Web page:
*Pic: The buck (should) stop here ... Premier Will Hodgman with Forests Minister Paul Harriss ...
TUESDAY February 2 ...
• Mike Buky ... Dear Friends of a Dying Lapoinya ...
Last Wednesday, I entered the ‘Business Area’ and stopped work for barely 30 minutes before the Sergeant pictured below asked me to ‘move on’ or risk fine and arrest.
Calling the destruction depressing inadequately expresses the deep sadness I felt as hundred year old trees soaring into the canopy were brought crashing down with a shock that was felt a kilometre away.
Slow-growing, hence small but beautiful species such as myrtle that are a carpenter’s dream are not considered commercial so will be wood-chipped for Chinese paper mills. I even saw a Tasmanian Devil in the path of the bulldozers skittle out of the forest.
This was a living and breathing forest that, after fire bombing with napalm dropped by helicopters will be converted into a WWI wasteland - and for what? To keep a forest bureaucracy and forest contractors in taxpayer-subsidised employment. How in the 21st century can a developed country such as Australia, which is threatened environmentally from so many aspects, commit such an appalling act? When our local Liberal MP was told that there are nearby residents who would suffer from the smoke during the burning, she stated, ‘Well, they can always move away for three days’.
While the Tarkine and other World Heritage areas burn, instead of Forestry Tasmania helping to control the fires, they continue to destroy forests and add 700 tonnes of CO2 per hectare felled.
The logging in Lapoinya can still be stopped if enough people protest on the ground.
Drive 3km along Nelsons Rd (off Lapoinya Rd) and follow the signs to ‘Parking’ to find out how you can help.
Entering the ‘Business Area’ as I did does NOT incur a penalty as long as you leave as directed BUT it will stop work while you are there.
• From the Bob Brown Foundation ...
The Federal Minister for the Environment has washed his hands of the needless destruction of 49 hectares of the forest to feed Malaysian logging corporation Ta Ann’s veneer mill.
The first people arrested defending the Lapoinya Forest were two locals: a grandfather and a young mother who told me through tears that “they are destroying the soul of the Lapoinyan community”.
These were also the first arrests under the Hodgman government’s draconian anti-protest laws, specifically designed to stymy people from peacefully defending Tasmania’s forests and wildlife. Minister for Forests Paul Harriss’ bullying and counter-productive invasion of Lapoinya may not be unrelated to the resignation of Forestry Tasmania’s CEO and 3 board members this week. FT’s efforts to get green certification risk being scuttled by Harriss’ wanton destruction of this protected species’ habitat.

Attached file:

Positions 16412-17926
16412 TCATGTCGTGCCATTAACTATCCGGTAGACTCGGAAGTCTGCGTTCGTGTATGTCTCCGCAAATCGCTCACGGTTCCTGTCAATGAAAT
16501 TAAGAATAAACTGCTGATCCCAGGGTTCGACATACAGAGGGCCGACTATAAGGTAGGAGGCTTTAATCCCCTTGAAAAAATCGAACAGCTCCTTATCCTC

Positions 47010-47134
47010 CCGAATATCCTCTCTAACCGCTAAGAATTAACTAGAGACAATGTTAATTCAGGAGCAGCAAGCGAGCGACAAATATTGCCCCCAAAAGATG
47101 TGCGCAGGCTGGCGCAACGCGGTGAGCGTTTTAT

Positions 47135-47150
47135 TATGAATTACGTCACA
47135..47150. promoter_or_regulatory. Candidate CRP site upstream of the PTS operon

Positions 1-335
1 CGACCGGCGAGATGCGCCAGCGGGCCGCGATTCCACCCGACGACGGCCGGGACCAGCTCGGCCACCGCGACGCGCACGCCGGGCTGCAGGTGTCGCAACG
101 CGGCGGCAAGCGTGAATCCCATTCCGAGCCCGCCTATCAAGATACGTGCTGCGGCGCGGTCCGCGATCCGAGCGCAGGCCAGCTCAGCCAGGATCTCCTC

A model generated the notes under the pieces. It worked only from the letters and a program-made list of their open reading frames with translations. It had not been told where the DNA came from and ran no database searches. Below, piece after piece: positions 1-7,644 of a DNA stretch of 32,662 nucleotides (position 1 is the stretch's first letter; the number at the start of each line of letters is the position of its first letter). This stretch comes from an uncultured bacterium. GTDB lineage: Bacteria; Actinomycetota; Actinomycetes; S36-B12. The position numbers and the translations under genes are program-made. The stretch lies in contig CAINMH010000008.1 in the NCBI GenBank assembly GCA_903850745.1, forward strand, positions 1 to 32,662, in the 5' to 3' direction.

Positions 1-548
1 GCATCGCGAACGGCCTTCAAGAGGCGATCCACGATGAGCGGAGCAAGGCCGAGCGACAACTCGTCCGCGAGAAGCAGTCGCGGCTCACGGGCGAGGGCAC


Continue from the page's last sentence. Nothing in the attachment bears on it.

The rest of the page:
But the invasion of the Lapoinya Forest is far from over. I was arrested on Monday for making a stand with the local community. More arrests are occurring. But you can help save Lapoinya and all Tasmania’s life-filled forests too, without being arrested.
Please contact Prime Minister Malcolm Turnbull, or your nearest federal Coalition MP, and appeal for Lapoinya and its threatened forest and species. Let Tasmanian Premier Will Hodgman know what you think.
And please make a donation to our campaign for Tasmania’s beleaguered forests including this gem at Lapoinya: HERE
Thank you for making a stand with me for Lapoinya and the living Earth.
• CNN: Did ancient Egypt suffer from climate change? ”(It was) a crucial period when the Old Kingdom started to face major critical factors: The rise of democracy, the horrific impact of nepotism and the role played by interest groups,” he says, adding that climate change also played a role in bringing an end to not only the Old Kingdom empire, but those in the Middle East and Western Europe at that time. Within 200 years of the Queen Mother’s death, the Nile no longer flooded and drought consumed the kingdom.
MONDAY February 1 ...
• FT directors quit ...
They’ve all gone.
All Forestry Tasmania’s independent directors including chairman Bob Annells are heading for the exits.
Tony Ferrall, head of Treasury, is the sole remaining director of the Board which signed off last year’s Annual Report.
Directors come and go but Boards work best if there’s some continuity.
The three replacement directors are mainly from forestry academic backgrounds. Which is a little strange given that FT is chronically insolvent. Reconstruction and marketing skills might’ve been handy around the Board table?
Instead Minister Harriss has stacked the Board with forestry academics and is proceeding with his plan to sell immature hardwood plantations to cover operating expenses for the next 2 years so that it can concentrate on unprofitable native forest operations.